Station history

A lifeboat station was established at Clovelly following a wreck in the bay and in consideration of the distance separating the then two flanking stations of Bude and Bideford.  A new 32ft 10in oared lifeboat proved by Mrs Boetefour of London in memory of her late husband who was an active member of the Committee of Management of the RNLI and one of the most munificent benefactors.

1869

Silver Medal awarded to Mr George Bumby, Chief Officer Coastguard as Clovelly for putting off in a shore boat with others at much risk of life and bringing safely to land a long boat with 13 people form the Barque Odore wrecked at Portledge Mouth in a whole gale and heavy sea on 12 September.

1870

Lifeboat house constructed at a cost of £175.

A new 33ft SR lifeboat Alexander and Matilda Boetefour (ON230), built at a cost of £320, was placed on service

1871

Lifeboat capsized whilst on exercise fortunately without loss of life.

1881

Alexander and Matilda Boetefour renamed Graham Hughes

1882

Silver Medal awarded to Coxswain Richard Headon in recognition of his gallant services in saving 34 lives during the past 12 years.

1890

Silver Medal to Mr Sidney Abbott and Mr Robert Hodge for putting off at great risk in a small boat and gallantly rescuing two men from a boat that had capsized off Clovelly in a north-north-easterly gale and heavy sea on 5 November.

1892

Boat house reconstructed and a slipway provided at a cost of £1,065.

1893

A new 34ft SR lifeboat, Elinor Roget (ON348), built at a cost of £423, was placed on service.

1902

Committee of Management voted £125 to the widow of Bowman John Dunn, who died from the effects of exposure on service 28 April.

1907

A new 37ft SR lifeboat, also named Elinor Roget II (ON573), built at a cost of £1057, was placed on service.

1908

Acetylene beach light supplied.

1913

Second Coxswain washed out of lifeboat on service to unknown vessel on 15 March; fortunately he was recovered.

1936

A motorised SR lifeboat City of Nottingham (ON726), previously on service at Hythe, was placed on service.

1949

Bronze Medal awarded to Bowman Percy Shackson and Assistant Mechanic William Braund for the rescue on 30 August1948 of two Americans from a rock under the cliffs at Baggy Point.  It was impossible to get close enough with the lifeboat so the Coxswain called for two volunteers to man a dinghy brought by the lifeboat.  The two men handled the dinghy with great skill and courage in the darkness and dangerous waters. The Thanks of the Institution inscribed on Vellum was accorded to Coxswain George Lamey. The Maude Smith Award for Courage for Bravest Deed of the Year awarded to Bowman Percy Shackson and Assistant Mechanic William Braund for this service.

A new Liverpool class lifeboat William Cantrell Ashley (ON871), built at a cost of £10,964, was placed on service.

1954

Bronze Medal was awarded to Coxswain George Lamey for the rescue of the crew of three of the ketch Progress on 28 July in a north-westerly gale and very rough sea.  The lifeboat had to be brought under the lee of the ketch 10 times before the crew, as well a cat, some new born kittens and a canary were taken aboard.

1962

A Letter of Thanks signed by the Chairman of the Institution together with an additional monetary award was sent to the coxswain and crew for launching on service in considerably difficult conditions because of an onshore gale and a tide being at low water on 17 November, to the tanker Green Ranger.

1963

The William Cantrell Ashley was sent away to have diesel engines fitted and was replaced by the reserve fleet Liverpool class lifeboat Clara and Emily Barwell (ON893) until November 1964, which had previously been on service in Eyemouth.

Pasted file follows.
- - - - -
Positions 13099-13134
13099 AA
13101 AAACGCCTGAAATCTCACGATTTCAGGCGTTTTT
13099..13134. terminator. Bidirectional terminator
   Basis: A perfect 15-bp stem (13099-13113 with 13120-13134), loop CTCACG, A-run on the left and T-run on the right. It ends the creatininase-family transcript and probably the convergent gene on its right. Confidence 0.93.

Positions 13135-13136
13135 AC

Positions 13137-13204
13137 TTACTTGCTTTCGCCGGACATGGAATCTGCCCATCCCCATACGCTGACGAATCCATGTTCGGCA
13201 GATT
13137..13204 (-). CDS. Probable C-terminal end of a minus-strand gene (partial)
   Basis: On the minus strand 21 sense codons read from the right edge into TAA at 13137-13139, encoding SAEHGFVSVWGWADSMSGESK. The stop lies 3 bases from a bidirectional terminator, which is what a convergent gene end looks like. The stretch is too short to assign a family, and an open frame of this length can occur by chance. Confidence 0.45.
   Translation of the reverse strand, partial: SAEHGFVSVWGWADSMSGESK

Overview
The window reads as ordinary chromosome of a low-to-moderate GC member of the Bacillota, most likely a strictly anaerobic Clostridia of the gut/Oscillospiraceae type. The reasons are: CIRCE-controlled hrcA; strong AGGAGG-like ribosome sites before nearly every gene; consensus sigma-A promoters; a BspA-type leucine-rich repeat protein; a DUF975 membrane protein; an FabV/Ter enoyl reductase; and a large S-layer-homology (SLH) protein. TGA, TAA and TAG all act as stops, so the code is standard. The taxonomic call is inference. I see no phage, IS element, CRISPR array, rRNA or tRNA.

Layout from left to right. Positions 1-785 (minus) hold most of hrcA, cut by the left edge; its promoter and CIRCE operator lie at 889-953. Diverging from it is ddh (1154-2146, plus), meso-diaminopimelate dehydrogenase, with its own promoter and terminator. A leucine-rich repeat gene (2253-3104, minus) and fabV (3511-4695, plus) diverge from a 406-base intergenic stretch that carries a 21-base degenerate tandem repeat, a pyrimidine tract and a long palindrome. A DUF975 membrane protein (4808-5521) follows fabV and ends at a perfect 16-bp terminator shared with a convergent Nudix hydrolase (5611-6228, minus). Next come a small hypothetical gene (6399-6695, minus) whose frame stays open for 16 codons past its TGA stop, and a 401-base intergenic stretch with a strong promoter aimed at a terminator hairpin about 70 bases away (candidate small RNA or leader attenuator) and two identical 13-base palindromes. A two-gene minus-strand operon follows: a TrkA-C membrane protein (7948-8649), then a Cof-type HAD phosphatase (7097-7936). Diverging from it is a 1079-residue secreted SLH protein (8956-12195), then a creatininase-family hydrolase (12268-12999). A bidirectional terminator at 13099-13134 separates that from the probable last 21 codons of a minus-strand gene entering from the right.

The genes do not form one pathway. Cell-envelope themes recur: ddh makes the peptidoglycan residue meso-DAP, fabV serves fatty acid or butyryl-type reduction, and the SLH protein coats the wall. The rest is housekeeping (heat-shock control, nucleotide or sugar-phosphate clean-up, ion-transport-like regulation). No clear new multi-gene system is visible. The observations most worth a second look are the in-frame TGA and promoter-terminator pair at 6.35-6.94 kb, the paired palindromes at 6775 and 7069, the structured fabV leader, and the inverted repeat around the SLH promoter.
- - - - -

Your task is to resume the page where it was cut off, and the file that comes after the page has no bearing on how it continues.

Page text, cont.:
1968

A new Clyde class lifeboat Civil Service No 35 (ON987), previously Charles H Barrett, built at a cost of £63,907, was placed on service.

1971

A Centenary vellum awarded.

The Thanks of the Institution inscribed on Vellum accorded to Dr D Mackenzie, the Honorary Medical Adviser, in recognition of his courage when on 7/8 November he went afloat in the lifeboat and boarded the motor vessel Embdena under the most hazardous conditions to attend to a seriously injured man.

1972

Framed Letters of Thanks signed by the Chairman of the Institution presented to Boat Mechanics R G Tanner & P J Croft for the rescue of two men trapped on the cliffs using an inshore lifeboat on temporary duty at the station on 10 June.

1974

Bronze Medal awarded to Staff Coxswain Michael Stafford Houchen for courage and seamanship when the lifeboat saved the trawler St Pierre that was taking water, and her crew of three, on 6 February.

1975

A new Clyde class lifeboat City of Bristol (ON1030), built at a cost of £220,452, was placed on service.

1979

A special framed certificate awarded to the Coxswain and crew for display at the Station in recognition of their services in connection with numerous yachts in difficulties during the Fastnet Race on 15 August.

1987

A Framed Letter of Thanks signed by the Chairman of the Institution was present0ed to the Coxswain and crew members of the lifeboat City of Bristol for their professional and seamanlike manner, when four people were rescued from the yacht Moon Dragon and the vessel saved in difficult conditions on the night of 11/12 July.

1988

Station closed 15 August.

1998

Re-opened as an inshore lifeboat station with an Atlantic 21 in May. Lifeboat B-759 Spirit of Clovelly, funded by the Clovelly Lifeboat Trust placed on service.

2014

A new Atlantic 85 class lifeboat B-872 Toby Rumble, was placed on service on 6 May and B-759 transferred to the reserve fleet.

MEDAL RECORD

The men of Clovelly have been awarded eight medals, four Silver and four Bronze, the last being voted in 1974.

FOREIGN AWARDS

In 1950 the Spanish Society for Saving the Shipwrecked awarded Coxswain Lamey the silver prize medal and a Diploma of Merit to the crew for the service to SS Monte Gurugu.